Let Your Beer Breathe!

February 14, 2020 0 Comments

Back in the summer, I had the chance to make it down to Holy Waters (huge thanks to Paradise Grapevine and Escarpment Labs). Rob and I split our days: he went to the beer day and I went to the Wine Symposium. There are a lot of aspects of the new (read: very, very old) traditions of natural wine making that mirror how we make our beer. Natural wine makers treat their fermentations the same way lambic producers do, relying on the yeast and bacteria in the environment and on the skins of the grapes for fermentation. But, it was one of the differences that I found the most interesting.

            When it comes to beer, oxygen is bad. It will turn your toasty malt flavours to cardboard, and your hop aromas to… nothing. But, when you talk to winemakers, they’ll tell you that oxygen is an important ingredient, crucial to the development of wine. In the book Postmodern Winemaking, there are multiple chapters dedicated to the artful proper application of micro-oxygenation (MOx). It’s common for entire styles to be at least partially defined by their “reductive” or “oxidative” characteristics (recommended reading). How much the winemaker allows or doesn’t allow oxygen to take part in the aging process is just as important as the type of grape, or choice of wood for a barrel in making a wine what it can be.

            Can we also use oxygen as an ingredient in beer making? Of course. High oxygen rates before and during fermentation allow for increased and healthier yeast growth and result in much lower ester production. Want an extra-crisp, refreshing IPA where the hops pop? Consider aerating your wort a little more than usual. Want to make a Hefeweizen with even more of that banana character? Make a wort with more simple sugars and ferment a little warmer, two variables that can also vary ester production. We don’t recommend sacrificing yeast health by underaerating your wort. Healthy yeast will always make for a better beer.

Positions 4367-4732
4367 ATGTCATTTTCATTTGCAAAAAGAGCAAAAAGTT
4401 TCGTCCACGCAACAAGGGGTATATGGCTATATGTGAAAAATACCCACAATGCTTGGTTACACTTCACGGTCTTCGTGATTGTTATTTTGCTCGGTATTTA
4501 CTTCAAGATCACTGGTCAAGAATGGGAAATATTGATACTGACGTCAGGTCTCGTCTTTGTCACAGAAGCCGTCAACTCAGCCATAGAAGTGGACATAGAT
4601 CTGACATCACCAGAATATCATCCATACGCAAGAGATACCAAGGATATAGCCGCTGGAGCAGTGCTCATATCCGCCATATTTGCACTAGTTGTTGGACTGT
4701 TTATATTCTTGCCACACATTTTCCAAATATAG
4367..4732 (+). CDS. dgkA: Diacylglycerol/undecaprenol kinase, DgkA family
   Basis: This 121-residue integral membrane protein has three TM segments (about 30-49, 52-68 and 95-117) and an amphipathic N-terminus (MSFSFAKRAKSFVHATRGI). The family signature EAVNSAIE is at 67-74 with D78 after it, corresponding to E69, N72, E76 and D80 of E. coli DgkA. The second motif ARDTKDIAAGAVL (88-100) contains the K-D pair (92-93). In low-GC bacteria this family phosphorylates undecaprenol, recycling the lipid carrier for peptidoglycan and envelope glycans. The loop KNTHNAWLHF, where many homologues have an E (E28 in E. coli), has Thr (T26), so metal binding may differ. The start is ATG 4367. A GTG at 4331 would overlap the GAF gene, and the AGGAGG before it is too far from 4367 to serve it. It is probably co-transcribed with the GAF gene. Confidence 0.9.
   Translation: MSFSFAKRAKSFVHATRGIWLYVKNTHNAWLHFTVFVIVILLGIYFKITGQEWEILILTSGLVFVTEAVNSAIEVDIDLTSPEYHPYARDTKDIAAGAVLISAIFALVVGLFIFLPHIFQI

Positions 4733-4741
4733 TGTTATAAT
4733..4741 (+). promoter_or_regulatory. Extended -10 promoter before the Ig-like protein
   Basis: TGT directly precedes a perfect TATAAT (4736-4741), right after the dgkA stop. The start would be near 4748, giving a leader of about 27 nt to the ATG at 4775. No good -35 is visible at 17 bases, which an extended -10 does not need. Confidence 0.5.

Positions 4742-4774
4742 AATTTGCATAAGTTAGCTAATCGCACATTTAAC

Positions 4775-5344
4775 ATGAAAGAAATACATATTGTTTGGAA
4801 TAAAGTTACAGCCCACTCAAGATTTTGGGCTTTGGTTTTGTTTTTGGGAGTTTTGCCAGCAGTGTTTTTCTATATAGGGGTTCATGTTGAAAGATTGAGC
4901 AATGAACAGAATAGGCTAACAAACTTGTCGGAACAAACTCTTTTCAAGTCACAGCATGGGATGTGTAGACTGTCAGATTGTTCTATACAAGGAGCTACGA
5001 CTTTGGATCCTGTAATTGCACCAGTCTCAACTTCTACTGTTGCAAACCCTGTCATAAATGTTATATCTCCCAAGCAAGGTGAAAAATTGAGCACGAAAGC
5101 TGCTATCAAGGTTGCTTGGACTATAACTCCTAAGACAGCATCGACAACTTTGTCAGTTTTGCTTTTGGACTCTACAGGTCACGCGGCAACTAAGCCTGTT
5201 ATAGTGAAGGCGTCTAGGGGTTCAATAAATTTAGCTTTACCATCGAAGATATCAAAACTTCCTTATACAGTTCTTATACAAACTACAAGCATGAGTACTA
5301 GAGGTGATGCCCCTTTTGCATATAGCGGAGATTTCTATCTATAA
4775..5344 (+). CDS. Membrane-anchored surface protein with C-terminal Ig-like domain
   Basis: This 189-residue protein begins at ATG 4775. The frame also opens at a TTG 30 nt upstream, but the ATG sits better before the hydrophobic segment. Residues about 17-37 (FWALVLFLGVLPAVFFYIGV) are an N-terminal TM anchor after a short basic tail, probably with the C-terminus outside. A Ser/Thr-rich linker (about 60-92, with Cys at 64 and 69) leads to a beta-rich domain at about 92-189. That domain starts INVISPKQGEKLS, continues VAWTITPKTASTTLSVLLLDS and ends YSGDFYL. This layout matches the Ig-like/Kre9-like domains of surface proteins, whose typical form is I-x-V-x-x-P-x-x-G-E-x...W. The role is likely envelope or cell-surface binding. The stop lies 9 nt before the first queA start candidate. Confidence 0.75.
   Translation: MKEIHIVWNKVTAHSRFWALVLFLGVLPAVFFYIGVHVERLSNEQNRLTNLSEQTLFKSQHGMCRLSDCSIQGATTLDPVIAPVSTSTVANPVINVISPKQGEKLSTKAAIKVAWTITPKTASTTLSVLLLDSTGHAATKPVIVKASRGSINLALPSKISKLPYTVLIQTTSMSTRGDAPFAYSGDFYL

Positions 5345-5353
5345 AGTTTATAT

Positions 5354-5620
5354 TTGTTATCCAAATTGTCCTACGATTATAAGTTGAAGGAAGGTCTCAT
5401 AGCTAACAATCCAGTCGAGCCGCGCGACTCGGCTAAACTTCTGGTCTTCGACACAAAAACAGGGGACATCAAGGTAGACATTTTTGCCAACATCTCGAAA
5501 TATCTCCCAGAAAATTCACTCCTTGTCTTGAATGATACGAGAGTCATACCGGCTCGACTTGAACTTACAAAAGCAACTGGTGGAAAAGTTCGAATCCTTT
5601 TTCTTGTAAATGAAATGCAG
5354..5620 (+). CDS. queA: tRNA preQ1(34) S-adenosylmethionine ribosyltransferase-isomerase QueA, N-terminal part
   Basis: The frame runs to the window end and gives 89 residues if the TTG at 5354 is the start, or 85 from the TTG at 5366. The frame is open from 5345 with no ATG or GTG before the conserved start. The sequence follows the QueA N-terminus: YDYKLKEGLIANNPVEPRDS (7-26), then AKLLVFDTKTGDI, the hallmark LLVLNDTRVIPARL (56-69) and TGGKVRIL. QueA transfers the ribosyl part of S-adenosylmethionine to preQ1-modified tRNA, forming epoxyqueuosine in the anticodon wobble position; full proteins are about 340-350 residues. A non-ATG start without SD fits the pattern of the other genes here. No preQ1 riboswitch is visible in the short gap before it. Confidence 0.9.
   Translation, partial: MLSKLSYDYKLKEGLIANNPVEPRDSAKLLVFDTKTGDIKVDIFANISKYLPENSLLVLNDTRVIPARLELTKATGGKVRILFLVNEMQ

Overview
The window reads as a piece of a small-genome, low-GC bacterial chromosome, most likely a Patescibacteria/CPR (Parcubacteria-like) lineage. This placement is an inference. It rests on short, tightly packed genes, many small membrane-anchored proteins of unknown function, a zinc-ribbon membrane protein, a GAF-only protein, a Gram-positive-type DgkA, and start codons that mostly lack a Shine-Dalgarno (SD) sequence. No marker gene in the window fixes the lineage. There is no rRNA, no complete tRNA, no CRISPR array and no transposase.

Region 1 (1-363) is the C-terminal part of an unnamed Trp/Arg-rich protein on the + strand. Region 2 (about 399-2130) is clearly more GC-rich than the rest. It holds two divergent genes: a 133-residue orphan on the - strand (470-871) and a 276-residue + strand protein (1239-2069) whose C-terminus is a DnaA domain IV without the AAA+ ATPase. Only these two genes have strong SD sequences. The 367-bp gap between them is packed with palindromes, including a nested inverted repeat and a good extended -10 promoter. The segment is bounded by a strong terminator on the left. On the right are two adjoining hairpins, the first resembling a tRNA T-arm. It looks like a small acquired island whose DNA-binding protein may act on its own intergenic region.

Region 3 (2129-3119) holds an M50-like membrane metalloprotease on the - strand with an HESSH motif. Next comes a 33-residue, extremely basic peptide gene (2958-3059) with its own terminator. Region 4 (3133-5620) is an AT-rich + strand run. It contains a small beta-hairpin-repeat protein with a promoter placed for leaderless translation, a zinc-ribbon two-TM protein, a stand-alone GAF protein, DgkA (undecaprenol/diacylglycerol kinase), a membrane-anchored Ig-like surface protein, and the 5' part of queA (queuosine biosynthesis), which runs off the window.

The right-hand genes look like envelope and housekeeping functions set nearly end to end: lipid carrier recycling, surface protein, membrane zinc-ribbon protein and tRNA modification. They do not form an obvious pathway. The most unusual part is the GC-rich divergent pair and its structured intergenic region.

When it comes to funky beers with Brettanomyces, however, this gets flipped on its head. Brett can take esters and, through combination with lactic, acetic and isovaleric acids (which are commonly found in sour beer), turn them into new esters. Ferulic acid, which in Hefeweizens becomes 4-vinyl-guaiacol, can instead be turned into Ethyl Ferulate, which is more of a spicy, cinnamon flavour. There’s a huge list of what can be made, so I’ll just add a list at the bottom. The important thing to note, though, is that its been shown that the parts of Brett that make this happen are at their most active in the presence of a limited amount of oxygen. This is why aging in barrels is magical. A small amount of oxygen can give the yeast what it needs to make these new, exciting flavours.

            The key here, though, is that oxygen is good for aging beers in small amounts. If you leave your carboys open, it will turn into vinegar ten times out of ten. But, if you think about adding oxygen like any other ingredient, carefully and thoughtfully, you could unlock a whole new world of funk!

Diagram Source: http://sourbeerblog.com/understanding-esterification/ *Recommended Read